Getting Started with Natural Language Processing in Your Enterprise
NLP is a necessary enterprise discipline today. Understanding the challenges and possibilities will help you harness this discipline for your language applications.
- By William McKnight
- October 18, 2019
Natural language processing (NLP) is poised to make major advances in enterprise applications. No longer is this an arcane art continually pushed off due to its difficulty. Today, NLP is beginning to be woven into larger projects as a component for receiving input as language or generating output as language. Enterprise NLP applications include customer service, reputation management, personalized advertising, and market/product intelligence.
NLP is the study of the computational treatment of natural language. It consists of text analysis, which is the process of deriving meaningful information from natural language, and artificial intelligence-based methods of communicating better intelligence using the natural language.
The Challenge Facing NLP
Computers can easily be confused by human language, and English is actually one of the most difficult languages to deal with. It may not be noticeable to a native English speaker, but English is full of contradictions, exceptions to rules, non-intuitive importance to word order, homophones (words that sound the same but have different meanings or spellings), non-interchangeable synonyms, idioms, etc.
Our language is also full of "garden path" sentences that lead the reader to a dead end and invite misunderstanding, such as these:
- The old man the boat
- The prime number few
- The man whistling tunes pianos
- The complex houses married and single soldiers and their families
Read any news article thinking about the NLP perspective and you'll find numerous items a computer will have difficulty with. Making things even more challenging, the language for NLP may come from a wide variety of sources such as Internet chat, blogs, reviews, wikis, scientific papers, medical records, and books.
NLP must include the disciplines of linguistics, theoretical computer science, math, statistics, artificial intelligence, and psychology to correctly understand language, but it's possible and worth it to make the effort today.
NLP has become more effective in the last few years, as evidenced by increasing scores for the major models (BERT, Alice, RoBERTa) on the widely used NLP benchmarks GLUE, RACE, and SuperGlue. Several NLP models have already surpassed human baseline performance on the benchmarks.
Today, NLP is at human-like accuracy in speech recognition for major languages. Natural language understanding will take a few years to reach human-like understanding, machine translation is at human-like accuracy for content in tier 1 languages, and translation between languages with different structures is several years away from human-like accuracy. As for sentiment analysis, it's good enough for many applications, but still a ways off from a human-level understanding of the nuances. Of course, none of this is pertinent to you if you don't take advantage of NLP.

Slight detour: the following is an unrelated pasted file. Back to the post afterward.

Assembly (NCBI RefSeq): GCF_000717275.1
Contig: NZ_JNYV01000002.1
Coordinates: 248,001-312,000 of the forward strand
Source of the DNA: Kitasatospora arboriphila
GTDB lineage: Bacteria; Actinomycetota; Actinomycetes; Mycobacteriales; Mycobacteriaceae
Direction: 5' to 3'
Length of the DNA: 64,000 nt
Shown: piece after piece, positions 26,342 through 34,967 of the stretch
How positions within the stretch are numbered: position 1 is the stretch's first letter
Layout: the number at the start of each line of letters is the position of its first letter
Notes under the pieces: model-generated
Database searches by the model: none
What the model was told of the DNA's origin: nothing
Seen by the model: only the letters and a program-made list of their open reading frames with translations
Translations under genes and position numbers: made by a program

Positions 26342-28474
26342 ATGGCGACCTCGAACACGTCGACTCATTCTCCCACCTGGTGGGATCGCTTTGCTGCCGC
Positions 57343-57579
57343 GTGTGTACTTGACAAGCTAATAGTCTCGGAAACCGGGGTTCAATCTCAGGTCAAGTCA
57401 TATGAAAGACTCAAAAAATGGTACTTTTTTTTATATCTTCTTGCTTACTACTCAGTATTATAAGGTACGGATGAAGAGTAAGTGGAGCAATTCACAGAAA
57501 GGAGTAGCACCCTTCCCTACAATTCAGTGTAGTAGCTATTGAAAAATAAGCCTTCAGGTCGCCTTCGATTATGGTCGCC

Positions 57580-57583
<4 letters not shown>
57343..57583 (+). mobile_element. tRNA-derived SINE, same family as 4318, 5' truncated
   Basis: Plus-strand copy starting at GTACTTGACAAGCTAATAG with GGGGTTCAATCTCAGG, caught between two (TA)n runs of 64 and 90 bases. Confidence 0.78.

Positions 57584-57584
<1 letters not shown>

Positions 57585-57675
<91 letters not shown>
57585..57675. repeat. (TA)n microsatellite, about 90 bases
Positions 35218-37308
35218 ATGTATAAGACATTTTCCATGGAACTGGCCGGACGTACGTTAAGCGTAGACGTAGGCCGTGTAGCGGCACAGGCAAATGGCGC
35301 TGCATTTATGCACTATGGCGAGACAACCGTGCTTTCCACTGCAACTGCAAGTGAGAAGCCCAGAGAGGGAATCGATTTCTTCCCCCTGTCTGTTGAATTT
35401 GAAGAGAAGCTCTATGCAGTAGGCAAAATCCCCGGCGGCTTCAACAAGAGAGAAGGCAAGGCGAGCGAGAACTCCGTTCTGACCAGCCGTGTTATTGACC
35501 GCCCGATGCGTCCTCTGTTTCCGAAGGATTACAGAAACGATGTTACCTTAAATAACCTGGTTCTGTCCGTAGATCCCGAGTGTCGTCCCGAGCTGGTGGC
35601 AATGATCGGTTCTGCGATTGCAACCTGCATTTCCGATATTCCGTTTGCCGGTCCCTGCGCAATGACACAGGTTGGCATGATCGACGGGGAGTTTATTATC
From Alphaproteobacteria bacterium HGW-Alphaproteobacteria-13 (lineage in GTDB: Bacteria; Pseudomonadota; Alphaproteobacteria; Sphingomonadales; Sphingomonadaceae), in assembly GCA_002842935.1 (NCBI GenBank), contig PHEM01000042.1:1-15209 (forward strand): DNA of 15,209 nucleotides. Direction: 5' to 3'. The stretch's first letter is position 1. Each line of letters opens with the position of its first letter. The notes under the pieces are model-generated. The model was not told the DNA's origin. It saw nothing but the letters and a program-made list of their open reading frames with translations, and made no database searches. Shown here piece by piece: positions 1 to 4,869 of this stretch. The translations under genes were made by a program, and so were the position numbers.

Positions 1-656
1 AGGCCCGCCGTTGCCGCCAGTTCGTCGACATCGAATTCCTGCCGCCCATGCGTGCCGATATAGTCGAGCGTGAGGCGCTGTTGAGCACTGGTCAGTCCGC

First Steps Toward Applying NLP
There are many steps involved in NLP, such as tokenization, stemming, lemmatization, part of speech tagging, named entity recognition, and chunking. If you are coding your own NLP, you will need to master all of these. Fortunately, there are many abbreviation lists, lexicons, tree bank projects, and parsers available, as well as open source libraries such as spaCy, Textacy, and
You could work from open source and buy a pre-tagged sentiment library; this approach can work if you don't need some of the more complex text analytics functions. In fact, open source can be a solid route to choose if your needs are few and you have the technical knowledge required. If you need to address a specific challenge for your company or you need detailed insights from complex text data, you should work with an experienced NLP vendor.
NLP is a necessary enterprise discipline today. It reduces the gap between human and machine communication, automates processes and creates operational efficiency, and extends the capability of existing business intelligence assets in the enterprise. Understanding the challenges, the possibilities, and where the capabilities are today will help you harness this discipline for your enterprise language applications.
About the Author
McKnight Consulting Group is led by William McKnight. He serves as strategist, lead enterprise information architect, and program manager for sites worldwide utilizing the disciplines of data warehousing, master data management, business intelligence, and big data. Many of his clients have gone public with their success stories. McKnight has published hundreds of articles and white papers and given hundreds of international keynotes and public seminars. His teams’ implementations from both IT and consultant positions have won awards for best practices. William is a former IT VP of a Fortune 50 company and a former engineer of DB2 at IBM, and holds an MBA. He is author of the book Information Management: Strategies for Gaining a Competitive Advantage with Data.